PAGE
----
Smoke ‘em if you got ‘em – at home
In the language of the emerging marijuana industry, where cannabis is the preferred term, they are called social consumption sites. Years ago, we would have called them pot bars.
The cafes were envisioned as part of the 2016 ballot question as a place where those who use marijuana could congregate to smoke, drink, and eat THC-infused products with other like-minded consumers. But, like everything else related to marijuana in Massachusetts, they appear to be years away from reality.
Even so, the state Cannabis Control Commission has started the ball rolling on regulations for the cafes, a pretty good idea given how glacial the pace has been for licensing both medical and recreational marijuana facilities.
Should they allow only BYOC (“Bring Your Own Cannabis”) or license places that sell products to be used on premises? If it is BYOC, how does anyone determine the products meet state requirements on strength and toxicity? Should all forms of consumption be allowed, including smoking, or just limit the use to vaping and edibles to avoid the risk of second-hand smoke? How do you monitor impairment for driving after leaving such places without a field sobriety test? And how can communities go about licensing them?
The recreational industry is just getting its legs under it in the half-dozen states where it is being legally sold and used but examples of cafes are few and far between. Several cities in California have allowed retail stores to have “tasting bars,” Denver has licensed bring-your-own cafes, and Las Vegas is on the verge of permitting hookah lounges to open up next to retail stores. The place with the most experience is the Netherlands, according to Shawn Collins, the commission’s executive director, where some 700 cafes operate, about one for every 29,000 residents.
According to Collins, no state has a licensing system, leaving it up to cities and towns. That’s a problem in Massachusetts because while the law allows communities to “opt in,” a glitch in the statute provides no process for it to happen.
The referendum’s language regarding the opt-in, which was adopted by the Legislature in its rewrite, calls for cities and towns to follow state law for initiative petitions at the local level. There is, however, no state law for initiative petitions at the local level, leaving no avenue for the local processing to occur. Gov. Charlie Baker and Secretary of State William Galvin plan to submit a fix to the Legislature, but that went nowhere before the session ended. It’s unclear when, if at all, lawmakers will revisit the provision for a fix, one of several changes commissioners say are needed including the enforcement of financial caps on host community agreements.
Another statutory bump in the road is the recently passed law regarding underage smoking that not only hiked the statewide age to buy tobacco from 18 to 21, it also adds further restrictions on public smoking. Some of those restrictions could apply to where marijuana can be used, but, like much else, it’s unclear what the effect would be.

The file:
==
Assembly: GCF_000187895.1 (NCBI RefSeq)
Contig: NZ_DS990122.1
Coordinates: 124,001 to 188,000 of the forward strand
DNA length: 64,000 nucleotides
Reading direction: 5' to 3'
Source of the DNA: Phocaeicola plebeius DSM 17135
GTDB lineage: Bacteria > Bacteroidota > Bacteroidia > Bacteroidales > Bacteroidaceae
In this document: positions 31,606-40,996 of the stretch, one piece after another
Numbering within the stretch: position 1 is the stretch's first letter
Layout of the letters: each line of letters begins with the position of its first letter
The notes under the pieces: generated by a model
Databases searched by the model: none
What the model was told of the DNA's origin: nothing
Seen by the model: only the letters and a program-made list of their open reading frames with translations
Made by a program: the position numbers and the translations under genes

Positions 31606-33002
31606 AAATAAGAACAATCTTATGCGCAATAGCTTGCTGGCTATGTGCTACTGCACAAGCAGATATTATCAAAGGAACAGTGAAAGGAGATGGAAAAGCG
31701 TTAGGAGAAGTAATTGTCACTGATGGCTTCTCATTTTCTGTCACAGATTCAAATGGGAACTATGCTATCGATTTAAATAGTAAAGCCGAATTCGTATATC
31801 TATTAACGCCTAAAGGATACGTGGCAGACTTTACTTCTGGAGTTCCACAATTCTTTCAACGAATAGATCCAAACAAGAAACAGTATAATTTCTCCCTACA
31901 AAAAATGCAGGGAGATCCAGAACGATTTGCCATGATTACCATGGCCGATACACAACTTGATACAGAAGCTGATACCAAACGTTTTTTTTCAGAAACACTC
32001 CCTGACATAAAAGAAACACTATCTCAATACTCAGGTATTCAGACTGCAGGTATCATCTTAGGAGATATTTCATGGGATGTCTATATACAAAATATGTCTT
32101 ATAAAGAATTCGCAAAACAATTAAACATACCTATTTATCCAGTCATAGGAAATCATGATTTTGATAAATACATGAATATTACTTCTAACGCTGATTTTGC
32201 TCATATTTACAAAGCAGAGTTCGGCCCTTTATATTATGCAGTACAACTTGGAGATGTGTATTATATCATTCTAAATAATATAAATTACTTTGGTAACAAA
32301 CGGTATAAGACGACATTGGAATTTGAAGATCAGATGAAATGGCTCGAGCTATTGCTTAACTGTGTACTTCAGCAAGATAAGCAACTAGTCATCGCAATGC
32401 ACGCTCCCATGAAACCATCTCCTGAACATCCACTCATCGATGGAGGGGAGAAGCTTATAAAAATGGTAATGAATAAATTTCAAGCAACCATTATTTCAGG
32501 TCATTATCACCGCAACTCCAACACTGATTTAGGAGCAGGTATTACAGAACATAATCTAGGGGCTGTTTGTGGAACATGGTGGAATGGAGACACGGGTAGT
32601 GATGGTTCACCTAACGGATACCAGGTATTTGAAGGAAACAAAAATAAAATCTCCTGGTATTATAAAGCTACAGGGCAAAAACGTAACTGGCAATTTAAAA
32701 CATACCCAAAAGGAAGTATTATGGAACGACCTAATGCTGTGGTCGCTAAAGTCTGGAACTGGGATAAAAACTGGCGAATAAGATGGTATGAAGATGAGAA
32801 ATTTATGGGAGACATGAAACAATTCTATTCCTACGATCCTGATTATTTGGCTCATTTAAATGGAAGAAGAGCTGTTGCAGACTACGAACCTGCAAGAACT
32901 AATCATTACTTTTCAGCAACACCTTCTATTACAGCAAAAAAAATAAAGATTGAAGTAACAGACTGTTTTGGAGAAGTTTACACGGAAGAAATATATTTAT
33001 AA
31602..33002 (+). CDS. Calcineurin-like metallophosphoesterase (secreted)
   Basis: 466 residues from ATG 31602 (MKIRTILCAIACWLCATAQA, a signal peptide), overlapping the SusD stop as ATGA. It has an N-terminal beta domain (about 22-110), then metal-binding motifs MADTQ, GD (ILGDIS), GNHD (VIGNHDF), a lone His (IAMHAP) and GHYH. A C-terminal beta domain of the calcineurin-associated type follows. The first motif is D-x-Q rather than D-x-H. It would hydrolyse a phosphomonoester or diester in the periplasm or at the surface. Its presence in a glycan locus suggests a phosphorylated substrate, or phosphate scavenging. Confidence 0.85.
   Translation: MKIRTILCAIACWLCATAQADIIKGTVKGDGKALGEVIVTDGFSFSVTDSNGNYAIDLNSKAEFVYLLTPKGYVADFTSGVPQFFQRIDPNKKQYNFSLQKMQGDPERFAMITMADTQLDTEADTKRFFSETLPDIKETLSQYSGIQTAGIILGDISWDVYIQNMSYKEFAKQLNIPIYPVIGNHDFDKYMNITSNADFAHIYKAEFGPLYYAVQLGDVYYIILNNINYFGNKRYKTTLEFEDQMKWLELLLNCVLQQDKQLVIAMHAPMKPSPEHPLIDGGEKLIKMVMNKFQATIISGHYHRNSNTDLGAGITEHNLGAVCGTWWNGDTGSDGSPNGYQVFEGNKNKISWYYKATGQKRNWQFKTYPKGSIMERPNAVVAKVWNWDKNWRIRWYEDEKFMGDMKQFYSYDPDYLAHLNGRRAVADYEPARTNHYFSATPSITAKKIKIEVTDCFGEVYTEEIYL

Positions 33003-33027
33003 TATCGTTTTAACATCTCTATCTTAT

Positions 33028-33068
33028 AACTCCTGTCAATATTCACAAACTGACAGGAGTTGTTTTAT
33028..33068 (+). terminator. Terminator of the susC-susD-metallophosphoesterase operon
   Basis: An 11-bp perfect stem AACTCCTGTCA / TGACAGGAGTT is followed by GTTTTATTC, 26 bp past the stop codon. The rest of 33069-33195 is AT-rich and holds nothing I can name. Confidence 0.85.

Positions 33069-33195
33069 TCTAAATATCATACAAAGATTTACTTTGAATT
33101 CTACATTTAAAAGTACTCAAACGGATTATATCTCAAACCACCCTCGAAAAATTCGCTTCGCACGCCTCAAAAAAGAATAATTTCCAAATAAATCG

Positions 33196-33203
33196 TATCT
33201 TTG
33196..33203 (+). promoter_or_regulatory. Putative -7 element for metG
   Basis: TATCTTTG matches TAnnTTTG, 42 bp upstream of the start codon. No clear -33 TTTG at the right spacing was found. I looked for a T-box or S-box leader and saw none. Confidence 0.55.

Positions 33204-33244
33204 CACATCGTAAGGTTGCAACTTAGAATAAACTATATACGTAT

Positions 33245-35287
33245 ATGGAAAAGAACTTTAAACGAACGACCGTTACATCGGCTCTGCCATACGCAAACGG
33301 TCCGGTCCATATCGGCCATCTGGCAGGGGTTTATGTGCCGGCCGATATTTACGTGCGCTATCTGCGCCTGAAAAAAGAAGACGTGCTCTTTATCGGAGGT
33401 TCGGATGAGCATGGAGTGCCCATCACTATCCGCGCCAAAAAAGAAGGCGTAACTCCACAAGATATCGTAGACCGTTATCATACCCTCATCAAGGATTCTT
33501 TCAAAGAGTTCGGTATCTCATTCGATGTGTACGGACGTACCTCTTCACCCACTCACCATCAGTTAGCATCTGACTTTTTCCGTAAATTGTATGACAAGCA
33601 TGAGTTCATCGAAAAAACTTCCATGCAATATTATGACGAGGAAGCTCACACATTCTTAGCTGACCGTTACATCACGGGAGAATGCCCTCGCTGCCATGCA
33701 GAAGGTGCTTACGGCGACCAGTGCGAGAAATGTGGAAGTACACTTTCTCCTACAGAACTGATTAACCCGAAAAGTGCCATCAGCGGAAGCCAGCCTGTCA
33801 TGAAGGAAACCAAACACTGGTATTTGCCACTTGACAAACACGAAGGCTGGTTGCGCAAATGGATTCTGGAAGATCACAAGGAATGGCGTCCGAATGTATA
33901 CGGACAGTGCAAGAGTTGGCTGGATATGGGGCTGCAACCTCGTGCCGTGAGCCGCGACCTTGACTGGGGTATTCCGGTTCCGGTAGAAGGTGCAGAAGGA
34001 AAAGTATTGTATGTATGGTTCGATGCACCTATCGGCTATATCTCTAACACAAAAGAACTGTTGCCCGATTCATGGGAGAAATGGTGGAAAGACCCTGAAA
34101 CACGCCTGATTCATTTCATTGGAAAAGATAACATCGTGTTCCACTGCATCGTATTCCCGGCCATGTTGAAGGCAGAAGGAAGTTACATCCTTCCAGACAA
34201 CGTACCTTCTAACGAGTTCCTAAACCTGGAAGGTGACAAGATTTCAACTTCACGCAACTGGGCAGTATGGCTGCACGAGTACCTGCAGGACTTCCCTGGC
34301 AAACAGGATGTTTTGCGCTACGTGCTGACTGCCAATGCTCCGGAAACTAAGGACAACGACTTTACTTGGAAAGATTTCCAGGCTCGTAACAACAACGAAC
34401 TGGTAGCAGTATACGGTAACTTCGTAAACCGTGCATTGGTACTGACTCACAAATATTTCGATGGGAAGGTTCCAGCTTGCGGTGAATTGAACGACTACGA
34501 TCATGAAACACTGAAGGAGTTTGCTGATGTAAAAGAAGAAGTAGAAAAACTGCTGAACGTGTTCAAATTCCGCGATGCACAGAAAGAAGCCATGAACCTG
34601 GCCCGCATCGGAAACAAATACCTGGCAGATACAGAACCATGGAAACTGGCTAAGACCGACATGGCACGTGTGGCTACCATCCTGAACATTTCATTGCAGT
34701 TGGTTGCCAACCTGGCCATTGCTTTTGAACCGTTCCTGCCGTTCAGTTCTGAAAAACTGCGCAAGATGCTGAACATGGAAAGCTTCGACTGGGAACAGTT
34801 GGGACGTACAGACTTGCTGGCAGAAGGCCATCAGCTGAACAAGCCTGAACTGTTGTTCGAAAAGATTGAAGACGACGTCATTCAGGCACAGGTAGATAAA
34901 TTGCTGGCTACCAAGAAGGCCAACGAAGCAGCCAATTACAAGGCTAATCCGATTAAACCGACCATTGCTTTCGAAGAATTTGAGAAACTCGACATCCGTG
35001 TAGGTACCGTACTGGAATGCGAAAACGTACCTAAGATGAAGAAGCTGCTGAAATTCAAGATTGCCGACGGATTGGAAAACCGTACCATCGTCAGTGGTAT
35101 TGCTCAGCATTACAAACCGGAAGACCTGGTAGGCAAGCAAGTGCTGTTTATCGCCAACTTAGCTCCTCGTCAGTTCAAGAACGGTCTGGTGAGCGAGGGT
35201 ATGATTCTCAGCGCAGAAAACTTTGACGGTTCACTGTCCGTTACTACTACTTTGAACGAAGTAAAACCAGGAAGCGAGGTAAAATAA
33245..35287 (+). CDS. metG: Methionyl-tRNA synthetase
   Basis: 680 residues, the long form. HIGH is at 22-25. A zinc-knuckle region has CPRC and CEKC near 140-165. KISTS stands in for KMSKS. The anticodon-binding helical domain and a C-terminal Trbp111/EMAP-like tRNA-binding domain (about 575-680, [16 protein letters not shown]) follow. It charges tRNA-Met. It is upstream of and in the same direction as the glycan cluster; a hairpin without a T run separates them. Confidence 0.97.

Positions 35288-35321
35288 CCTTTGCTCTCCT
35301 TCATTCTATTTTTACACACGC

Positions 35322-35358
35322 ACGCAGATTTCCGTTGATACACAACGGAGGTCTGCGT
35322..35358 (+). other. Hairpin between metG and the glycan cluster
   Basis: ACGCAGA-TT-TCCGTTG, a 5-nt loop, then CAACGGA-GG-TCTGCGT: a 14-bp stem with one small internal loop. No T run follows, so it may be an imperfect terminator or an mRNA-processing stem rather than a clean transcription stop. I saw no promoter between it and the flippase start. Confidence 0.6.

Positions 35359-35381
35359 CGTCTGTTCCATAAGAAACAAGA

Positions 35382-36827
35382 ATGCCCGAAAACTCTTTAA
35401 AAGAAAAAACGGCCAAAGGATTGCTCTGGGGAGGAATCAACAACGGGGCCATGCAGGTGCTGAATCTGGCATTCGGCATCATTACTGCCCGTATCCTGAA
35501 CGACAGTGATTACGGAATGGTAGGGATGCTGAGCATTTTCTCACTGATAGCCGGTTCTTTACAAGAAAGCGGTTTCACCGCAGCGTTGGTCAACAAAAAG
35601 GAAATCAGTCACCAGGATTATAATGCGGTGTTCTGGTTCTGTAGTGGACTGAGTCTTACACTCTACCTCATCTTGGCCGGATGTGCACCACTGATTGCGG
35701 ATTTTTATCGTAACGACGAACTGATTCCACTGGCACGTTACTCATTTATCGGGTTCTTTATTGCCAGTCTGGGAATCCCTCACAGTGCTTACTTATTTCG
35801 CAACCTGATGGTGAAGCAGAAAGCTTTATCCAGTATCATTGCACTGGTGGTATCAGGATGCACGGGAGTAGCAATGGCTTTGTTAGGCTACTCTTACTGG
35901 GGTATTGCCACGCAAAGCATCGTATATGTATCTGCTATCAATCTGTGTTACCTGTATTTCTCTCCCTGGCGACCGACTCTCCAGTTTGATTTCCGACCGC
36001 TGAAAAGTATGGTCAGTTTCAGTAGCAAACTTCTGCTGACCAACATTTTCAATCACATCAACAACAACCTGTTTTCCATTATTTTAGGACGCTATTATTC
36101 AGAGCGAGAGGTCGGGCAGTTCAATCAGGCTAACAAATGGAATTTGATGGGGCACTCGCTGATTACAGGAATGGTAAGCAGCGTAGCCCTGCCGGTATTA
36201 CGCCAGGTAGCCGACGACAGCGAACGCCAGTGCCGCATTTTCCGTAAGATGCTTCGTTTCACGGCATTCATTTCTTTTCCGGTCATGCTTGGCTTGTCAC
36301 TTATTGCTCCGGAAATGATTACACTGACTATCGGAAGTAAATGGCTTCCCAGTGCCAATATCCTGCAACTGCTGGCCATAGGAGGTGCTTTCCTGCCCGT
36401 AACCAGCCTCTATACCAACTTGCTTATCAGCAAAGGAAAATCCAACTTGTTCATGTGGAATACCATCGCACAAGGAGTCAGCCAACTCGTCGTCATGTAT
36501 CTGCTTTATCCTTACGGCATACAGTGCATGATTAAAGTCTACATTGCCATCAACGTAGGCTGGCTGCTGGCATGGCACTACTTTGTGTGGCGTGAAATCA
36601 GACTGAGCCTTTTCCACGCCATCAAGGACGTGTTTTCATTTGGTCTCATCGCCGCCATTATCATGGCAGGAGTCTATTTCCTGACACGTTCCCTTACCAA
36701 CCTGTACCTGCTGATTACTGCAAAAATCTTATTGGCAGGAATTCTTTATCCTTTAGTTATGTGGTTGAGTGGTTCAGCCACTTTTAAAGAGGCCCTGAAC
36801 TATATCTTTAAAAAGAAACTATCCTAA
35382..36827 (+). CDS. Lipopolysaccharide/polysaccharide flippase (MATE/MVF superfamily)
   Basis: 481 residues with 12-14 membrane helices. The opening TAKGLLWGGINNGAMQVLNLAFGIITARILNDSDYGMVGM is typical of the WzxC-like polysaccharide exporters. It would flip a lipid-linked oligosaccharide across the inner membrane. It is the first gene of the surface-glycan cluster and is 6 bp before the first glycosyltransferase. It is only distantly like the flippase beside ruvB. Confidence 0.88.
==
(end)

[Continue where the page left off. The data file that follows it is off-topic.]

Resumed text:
For most on the commission, social consumption cafes are a matter of social equality, noting people of color have a far lower rate of home ownership, which may put them in apartments where a landlord prohibits smoking and they have nowhere else to go. It also could be an avenue for those without deep pockets to get into the business in a way that reduces the initial financial investment that comes with inventory and security required for retail stores.
“Personally, I’d like to see it happen, because I do think it’s a social justice issue, being able to consume someplace safe if you can’t do so at your house,” said Chairman Steven Hoffman.
Despite the obstacles, the commission is taking the long view. They voted to start a working group of local officials to look into the issue and start a pilot program with a handful of willing communities. At least one – Holyoke – has already raised its hand.
“There will be social consumption, eventually,” she said. “This is not some new scary group of people that’s going to start doing some new scary thing. This is something that’s happening. In 10 years, this is going to be as normal as when you go to the Boston Common and see a movie and you can buy a drink. But it’s not happening tomorrow.”
The Cannabis Control Commission is trying to choose among 10 locations in Worcester for its new headquarters. (Telegram & Gazette)
An arbitrator rapped the Massachusetts Technology Collaborative for its handling of an internet backbone buildout in western Massachusetts. (Berkshire Eagle)
Foes of the Beth Israel-Lahey hospital merger are asking the Public Health Council to delay a planned Wednesday vote. (State House News)
Lynn says it needs to borrow $4.5 million to balance its fiscal 2019 budget. (Daily Item)
Based on a parent’s “concerning comment” to a social worker, four schools in Lynn were shut down for more than an hour on Tuesday.
Governing examines the symbiotic, occasionally frosty relationship between elite universities and the communities they call home.
UN Ambassador Nikki Haley announced she will step down at the end of the year, claiming “respect” for the United States is on the rise around the world, a contention undercut by the release of a Pew survey that shows global confidence in President Trump and his policies is at an all-time low. (U.S.News & World Report)
US Sen. Chuck Grassley said if he is still the chairman of the Senate Judiciary Committee in 2020, he will not bring any Supreme Court nomination up for consideration. (Washington Post)